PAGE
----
Well, you know, I had a fairly successful opera career who's touring internationally, but I started off very young. I was 15 when I was at the conservatory at Eastman. And so I was traveling all over the world. And you kind of get like diagnosed by your voice, like I was a lyrical coloratura soprano. And so the roles I would usually play were like comedic roles, and Mozart opera. So like, I would play Despina from Kosovo vento day, and I got, you know, I was 15. And so I was very, like, interested in in the internet and kind of creating in those spaces with people from all over the world. And I felt like I wanted to do something different than just play sort of Despina the rest of my life, which is what I would have done, which is amazing. I mean, I've often talked to people at conservatories and other schools, and they're like, what's wrong with that, you could have just done that your whole life. And that's a beautiful life. And I'm like, I know, but I was kind of like, uh, you know, I had this creative spirit, I want you to something else, right, not just kind of perform the works that had been created by someone else, a genius Mozart, who I'm still an enormous fan of his work, I got to actually visit his house in in Austria recently. And it was just really, I don't know, lifelong drag. Anyways, that's an aside. So after I started becoming a composer and a performer in the sort of new opera space, which were operas that maybe could use electronic music, or interactive animation, or sort of using new technologies and opera museums offered to showcase this work. And then I found that they were willing to sort of showcase this work more regularly than the venues that in opera would only maybe once a season would be interested in something more experimental, whereas museum museums are kind of always interested in something that's experimental, right. And one of the first groups that I joined was called the perpetual art machine, a collective of video artists in New York City. And we ended up collaborating with apple on a new technology they had that was about this big, and it was a screen that you could touch. And it would do all these interesting things. And this was in, I guess, like 2005, right. So it was really before any touchscreen iPhone or iPad had come out. And so they're letting us use these really large prototypes. And we put them in the Guggenheim Museum and allowed the visitors to sort of touch them and interact with our videos to create a video installation that went up through the central chamber of the Guggenheim Museum, which was really fun. So that was kind of the first entryway I had into the art world was through that interactive experience. And it was a lot of it was a tremendous amount of fun, as you can imagine. And then, you know, I did become a professor at at Vanderbilt University in time based media and performance art. And I collaborated with Dr. Peter Simpson Gupta in learning sciences, who specialized in artificial intelligence and learning and his central research was really around teaching young children, you know, ages like third grade to middle school around embodied cognition and how we could use AI to sort of better teach ideas around coding and embodied cognition. And he had a theory that artists would be very successful in collaborating with him in this in this research, and so I worked with him. And that was sort of my first maybe official NSF AI research that I started to do. And we looked at the ways in which children could understand abstract concepts of modeling and AI, if we taught them how you would do it with art. So it would be kind of a one to one where, when you look at the world, when you represent an art, you're taking us on abstraction, you're looking at something and you're maybe looking at its geometric angles. And you're taking it and modifying it in your mind to represent it on a two dimensional piece of paper because the object like a tree, or a bird is not two dimensional, but you need to abstract it in such a way that you can represent it in a two dimensional way. So then the third process we would do is say, Okay, now that we've made it two dimensional, can we make it computational? What would be the ways that we describe this two dimensional image, and then that way, we were able to sort of help students understand computational abstraction. And it was it was very successful. So it was really fun to to work with him while I was at Vanderbilt University. So that was probably my first it wasn't my the first time I'd worked with AI, but probably the first time that I contributed to a large national AI project in that way.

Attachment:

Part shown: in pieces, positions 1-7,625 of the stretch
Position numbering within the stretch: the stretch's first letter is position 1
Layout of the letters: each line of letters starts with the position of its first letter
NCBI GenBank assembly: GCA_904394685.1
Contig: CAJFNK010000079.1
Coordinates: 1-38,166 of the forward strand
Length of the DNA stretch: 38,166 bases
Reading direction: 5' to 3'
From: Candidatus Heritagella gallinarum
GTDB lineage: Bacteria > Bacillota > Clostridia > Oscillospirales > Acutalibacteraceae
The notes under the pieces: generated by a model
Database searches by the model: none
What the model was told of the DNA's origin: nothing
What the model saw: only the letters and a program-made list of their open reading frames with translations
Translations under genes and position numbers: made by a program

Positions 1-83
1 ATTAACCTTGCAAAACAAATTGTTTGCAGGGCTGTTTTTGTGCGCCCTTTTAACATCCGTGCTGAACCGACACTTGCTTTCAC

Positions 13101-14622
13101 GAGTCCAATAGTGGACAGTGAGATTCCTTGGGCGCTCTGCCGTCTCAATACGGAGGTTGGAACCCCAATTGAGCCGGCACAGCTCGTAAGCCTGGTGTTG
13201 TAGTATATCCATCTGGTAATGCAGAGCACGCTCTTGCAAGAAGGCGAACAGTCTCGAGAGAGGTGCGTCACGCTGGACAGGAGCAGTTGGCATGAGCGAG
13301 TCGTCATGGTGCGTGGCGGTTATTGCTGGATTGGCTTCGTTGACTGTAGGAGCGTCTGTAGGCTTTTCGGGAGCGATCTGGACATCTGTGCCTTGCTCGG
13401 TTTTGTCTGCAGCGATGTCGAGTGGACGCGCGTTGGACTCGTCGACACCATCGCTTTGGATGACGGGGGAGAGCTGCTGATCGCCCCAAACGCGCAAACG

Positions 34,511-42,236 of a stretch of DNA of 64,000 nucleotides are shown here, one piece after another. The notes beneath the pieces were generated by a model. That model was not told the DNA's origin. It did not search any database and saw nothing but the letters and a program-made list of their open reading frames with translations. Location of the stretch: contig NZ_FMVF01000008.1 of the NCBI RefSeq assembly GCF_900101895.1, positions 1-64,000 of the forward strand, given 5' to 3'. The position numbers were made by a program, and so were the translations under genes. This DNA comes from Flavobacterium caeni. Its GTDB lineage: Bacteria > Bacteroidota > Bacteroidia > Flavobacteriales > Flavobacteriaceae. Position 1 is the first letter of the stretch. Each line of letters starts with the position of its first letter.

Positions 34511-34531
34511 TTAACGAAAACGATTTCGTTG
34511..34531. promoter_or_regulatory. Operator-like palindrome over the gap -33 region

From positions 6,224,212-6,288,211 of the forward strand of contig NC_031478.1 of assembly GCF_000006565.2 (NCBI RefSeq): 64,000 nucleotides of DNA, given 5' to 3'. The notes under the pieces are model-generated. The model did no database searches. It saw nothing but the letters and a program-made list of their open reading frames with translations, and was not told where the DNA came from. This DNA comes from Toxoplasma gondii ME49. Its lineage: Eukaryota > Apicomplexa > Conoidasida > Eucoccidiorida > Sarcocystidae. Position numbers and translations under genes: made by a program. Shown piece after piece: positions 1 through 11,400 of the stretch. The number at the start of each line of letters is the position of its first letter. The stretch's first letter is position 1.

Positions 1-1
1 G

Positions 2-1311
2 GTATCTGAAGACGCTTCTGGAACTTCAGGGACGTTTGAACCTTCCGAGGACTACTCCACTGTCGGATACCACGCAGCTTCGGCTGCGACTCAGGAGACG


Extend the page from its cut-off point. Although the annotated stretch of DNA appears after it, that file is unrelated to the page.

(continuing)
Justin Grammens 10:45